Saturday, October 3rd, marks the beginning of the archery deer season here in Texas. If all goes as planned, I will be sitting in a treestand for the better part of the day this Saturday. Although my scouting cameras haven't captured any pictures of bucks that I would consider a shooter yet this year, I'm still optimistic about this season.
The Texas Parks & Wildlife Department implemented several changes to the deer hunting regulations this year. One of the big changes was the new rule that legalizes crossbows during the archery-only season. In the past, crossbows were only allowed during the regular gun season or they could be used by persons with an upper-limb disability during the archery season. Another change was the increased bag limit for a number of counties throughout the state. The county I hunt in has previously had a bag limit of 3 deer (1 buck and 2 antlerless). The new bag limit is 5 deer (2 bucks and 3 antlerless). Along with the increased bag limit, the department has also implemented antler restrictions for this county which defines a legal buck as one that has: 1)at least one unbranched antler, or 2)an inside spread of 13 inches or greater. Only one buck with an inside antler spread of 13 inches or greater may be taken. In addition to these changes, a special late season for antlerless and spike deer has been added for January 4-17, 2010.
Whether I get a deer or not this year, I will still enjoy being outdoors and taking in God's creation. I look forward to the crisp mornings and hearing the woods come alive with the sounds of birds chirping and leaves rustling. The success of the hunt isn't always determined by harvesting something. But, some of the guys at work have been wondering when I'm gonna bring in some more deer sticks! Hopefully I can at least get a doe to put some meat in the freezer.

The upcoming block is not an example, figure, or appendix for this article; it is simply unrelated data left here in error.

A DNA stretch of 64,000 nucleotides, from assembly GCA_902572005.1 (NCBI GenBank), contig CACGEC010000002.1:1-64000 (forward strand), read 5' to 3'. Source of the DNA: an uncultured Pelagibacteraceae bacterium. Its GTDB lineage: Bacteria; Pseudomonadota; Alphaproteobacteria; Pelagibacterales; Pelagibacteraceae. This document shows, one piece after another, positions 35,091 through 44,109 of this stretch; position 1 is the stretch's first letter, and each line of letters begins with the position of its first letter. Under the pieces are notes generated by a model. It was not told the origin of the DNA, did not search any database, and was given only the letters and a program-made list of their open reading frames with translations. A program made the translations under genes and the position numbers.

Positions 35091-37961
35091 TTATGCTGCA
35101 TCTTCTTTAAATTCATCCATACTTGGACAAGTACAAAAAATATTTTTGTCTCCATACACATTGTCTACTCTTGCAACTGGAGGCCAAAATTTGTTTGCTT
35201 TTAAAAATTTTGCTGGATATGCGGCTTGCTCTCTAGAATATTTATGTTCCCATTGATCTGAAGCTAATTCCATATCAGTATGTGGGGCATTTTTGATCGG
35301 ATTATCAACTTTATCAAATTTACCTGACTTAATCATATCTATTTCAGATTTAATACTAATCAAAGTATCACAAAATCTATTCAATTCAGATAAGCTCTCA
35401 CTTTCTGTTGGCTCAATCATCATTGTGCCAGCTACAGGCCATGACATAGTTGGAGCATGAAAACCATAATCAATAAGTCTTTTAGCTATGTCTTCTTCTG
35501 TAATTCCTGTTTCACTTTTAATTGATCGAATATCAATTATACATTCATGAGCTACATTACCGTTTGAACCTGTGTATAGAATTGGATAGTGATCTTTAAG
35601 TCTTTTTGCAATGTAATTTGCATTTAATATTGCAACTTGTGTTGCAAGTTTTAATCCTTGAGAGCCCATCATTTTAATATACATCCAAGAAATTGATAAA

Over the last several weeks I've been customizing some arrows to get ready for the opening of archery season. I've been using the Cabela's Carbon Hunter arrows for several years now, mainly because they are fairly cheap compared to other carbon arrows. Out of the box the arrows look like this:
I take a razor blade and strip all of the fletchings and dried glue off the arrow, and then I clean it with a solvent to remove any remaining glue residue.
Then I put one of these self-adhesive arrow wraps on.
Then I decide what color vanes and nock I want for the arrow. I use this fletching jig to attach the vanes.
This is what the whole box of arrows looked like when I finished. You might be wondering what difference it makes to have those fancy colored fletchings compared to the plain ones that come on the arrows. Well, the main benefit is that the bright-colored wrap makes the arrow a whole lot easier to see as it is flying through the air, and it is much easier to find after the shot. It just kinda adds a custom flair to it. Looks like I'll be hunting in style this season!
I tipped a few of these arrows with some 2-blade Rage expandable broadheads. I've never used these broadheads before so I thought I would give them a try and see how they work out. As you can see, the blades deploy from the rear upon impact, creating a two-inch wide cutting surface.
The weather forecast is calling for some slightly cooler weather for the next few days and I can't wait for Saturday morning!